#BreadBakers is a group of bread loving bakers who get together once a month to bake bread with a common ingredient or theme. You can see all our of lovely bread by following our Pinterest board right here. Links are also updated after each event on the Bread Bakers home page.
We take turns hosting each month and choosing the theme/ingredient. If you are a food blogger and would like to join us, just send an email with your blog URL to Stacy at email@example.com.
This month’s event is Chinese Bread hosted by Wendy of A Day in the Life on the Farm. I almost didn't join the fun. For some reason, I hadn't seen the prompt. But, after a quick brainstorm, I realized that it was the perfect time for me to play with some Chinese dumplings. I've always wanted to make them. So, here's the line-up of the #BreadBakers Chinese breads...
- Chinese Buffet Style Donuts by Palatable Pastime
- Cocktail Buns by Zesty South Indian Kitchen
- Hua Juan (Scallion Flower Rolls by Magical Ingredients
- Jujube Mantou by A Messy Kitchen
- Nai Nai's Pork Bao by Culinary Adventures with Camilla
- Pan Fried Pork and Scallion Buns (Sheng Jian Bao) by Karen’s Kitchen Stories
- Scallion Flatbread by A Day in the Life on the Farm
- Tiger Biting Pig Buns - Lǎohǔ Yǎo Zhū Bāozi by Food Lust People Love
- Vegan Scallion Pancakes (Cong You Bing) by Sneha's Recipe
Nai Nai's Pork Bao
The boys and I were inspired to make this after watching Abominable, but I neglected to write up the process. This event was the perfect impetus to do so.
- 250 grams all-purpose flour
- 125 grams water, slightly warm
- 1 teaspoon active dry yeast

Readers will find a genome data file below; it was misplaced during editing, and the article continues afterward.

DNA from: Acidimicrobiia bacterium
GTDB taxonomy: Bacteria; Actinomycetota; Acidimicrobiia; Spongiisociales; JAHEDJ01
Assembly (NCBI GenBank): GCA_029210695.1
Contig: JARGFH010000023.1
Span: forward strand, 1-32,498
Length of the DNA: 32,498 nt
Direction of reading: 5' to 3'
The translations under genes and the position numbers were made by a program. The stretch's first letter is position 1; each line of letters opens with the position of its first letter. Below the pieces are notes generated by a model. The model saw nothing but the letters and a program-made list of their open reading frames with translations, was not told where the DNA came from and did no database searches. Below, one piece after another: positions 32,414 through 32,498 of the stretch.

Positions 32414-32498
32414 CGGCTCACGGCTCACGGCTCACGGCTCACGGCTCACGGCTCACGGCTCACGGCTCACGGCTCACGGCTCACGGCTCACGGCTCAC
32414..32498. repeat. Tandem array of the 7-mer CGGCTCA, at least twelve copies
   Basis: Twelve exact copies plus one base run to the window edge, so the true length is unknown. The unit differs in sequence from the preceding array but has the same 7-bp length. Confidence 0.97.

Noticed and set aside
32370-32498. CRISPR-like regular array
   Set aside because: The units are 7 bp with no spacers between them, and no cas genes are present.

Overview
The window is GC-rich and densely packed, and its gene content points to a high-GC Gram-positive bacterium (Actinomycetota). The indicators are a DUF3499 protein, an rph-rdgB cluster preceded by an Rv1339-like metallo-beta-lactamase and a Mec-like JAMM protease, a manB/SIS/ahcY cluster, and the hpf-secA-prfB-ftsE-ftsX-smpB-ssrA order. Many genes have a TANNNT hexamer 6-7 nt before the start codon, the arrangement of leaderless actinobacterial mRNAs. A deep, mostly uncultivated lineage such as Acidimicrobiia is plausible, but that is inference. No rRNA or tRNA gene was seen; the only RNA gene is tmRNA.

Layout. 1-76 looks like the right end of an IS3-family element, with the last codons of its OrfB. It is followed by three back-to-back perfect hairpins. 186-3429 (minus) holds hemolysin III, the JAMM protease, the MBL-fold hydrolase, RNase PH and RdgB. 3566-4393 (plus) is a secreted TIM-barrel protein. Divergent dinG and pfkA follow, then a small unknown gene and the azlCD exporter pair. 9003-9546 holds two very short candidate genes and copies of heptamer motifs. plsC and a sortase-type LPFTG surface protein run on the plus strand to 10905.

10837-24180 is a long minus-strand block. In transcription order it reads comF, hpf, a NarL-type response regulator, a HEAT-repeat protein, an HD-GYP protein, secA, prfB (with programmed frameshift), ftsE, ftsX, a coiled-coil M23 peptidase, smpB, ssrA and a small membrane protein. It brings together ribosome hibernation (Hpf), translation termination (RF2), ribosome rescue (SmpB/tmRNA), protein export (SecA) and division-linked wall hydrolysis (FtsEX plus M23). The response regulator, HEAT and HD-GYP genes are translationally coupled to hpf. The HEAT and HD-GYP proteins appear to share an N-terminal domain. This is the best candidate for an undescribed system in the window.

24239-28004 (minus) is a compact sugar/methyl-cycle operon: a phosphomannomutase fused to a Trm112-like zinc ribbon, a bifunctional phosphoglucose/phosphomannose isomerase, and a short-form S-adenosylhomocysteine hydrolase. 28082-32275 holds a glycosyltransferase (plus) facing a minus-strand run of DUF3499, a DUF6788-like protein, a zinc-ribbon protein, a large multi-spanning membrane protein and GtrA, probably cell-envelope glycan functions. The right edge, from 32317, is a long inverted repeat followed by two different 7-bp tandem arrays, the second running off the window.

- 10 grams organic granulated sugar
- pinch of salt
- 1 Tablespoon oil (I used canola oil)
- 1/2 pound ground pork
- 2 spring onions, trimmed and chopped
- 2 teaspoons salt
- 1 teaspoon organic granulated sugar
- 2 teaspoon cornstarch
- 1 teaspoon freshly ground white pepper
- 1 Tablespoon soy sauce
- 2 teaspoons Shaoxing wine (I used Marsala wine)
- 1 Tablespoon toasted sesame oil
- 1/4 cup hot water
- 1/2-inch fresh ginger knob, peeled and grated
- 2 star anise
- 1 teaspoon fennel seeds
- 1 teaspoon Sichuan peppercorn
Place the sugar in a mixing bowl and stir in the warm water. Sprinkle the yeast over the top and let bloom for 15 minutes until frothy and foamy. Add in a pinch of salt and the flour. Knead the dough until smooth and elastic. Oil the mixing bowl and place the kneaded dough back in the bowl. Cover with a damp cloth and let rise for 90 minutes or until it doubles in size. While the dough rises, make the filling.
Place the hot water in a mixing bowl. Add in the ginger, star anise, fennel seeds, and Sichuan peppercorn. Let the flavors infuse for at least 30 minutes. Strain out the spices and let cool completely.
Place the cooled water into a large mixing bowl. Add in the rest of the ingredients. Knead until completely combined. Refrigerate for at least 30 minutes before handling.
Cut parchment paper to the size of your steamer. Poke holes through the paper and set aside.
Roll the dough into a log and cut into twelve pieces. If you are weighing the dough, each should be 32 grams. Roll each piece into a ball. Then, on a floured surface, use a rolling pin to press the wrapper into a 4-inch disc.
Place 25 grams of the filling to the wrapper. Pinch the wrapper to form pleats, then twist into sealed dumpling. Place the bao on the prepared parchment paper. Let rise for 30 minutes.
Pour water into the bottom of your steamer pot. Bring the water to a boil, then place the steamer and dumplings on top. Cover and steam for 15 minutes. Turn off the heat and let stand for another 3 minutes before opening the pot.
Serve immediately with a variety of Asian dipping sauces.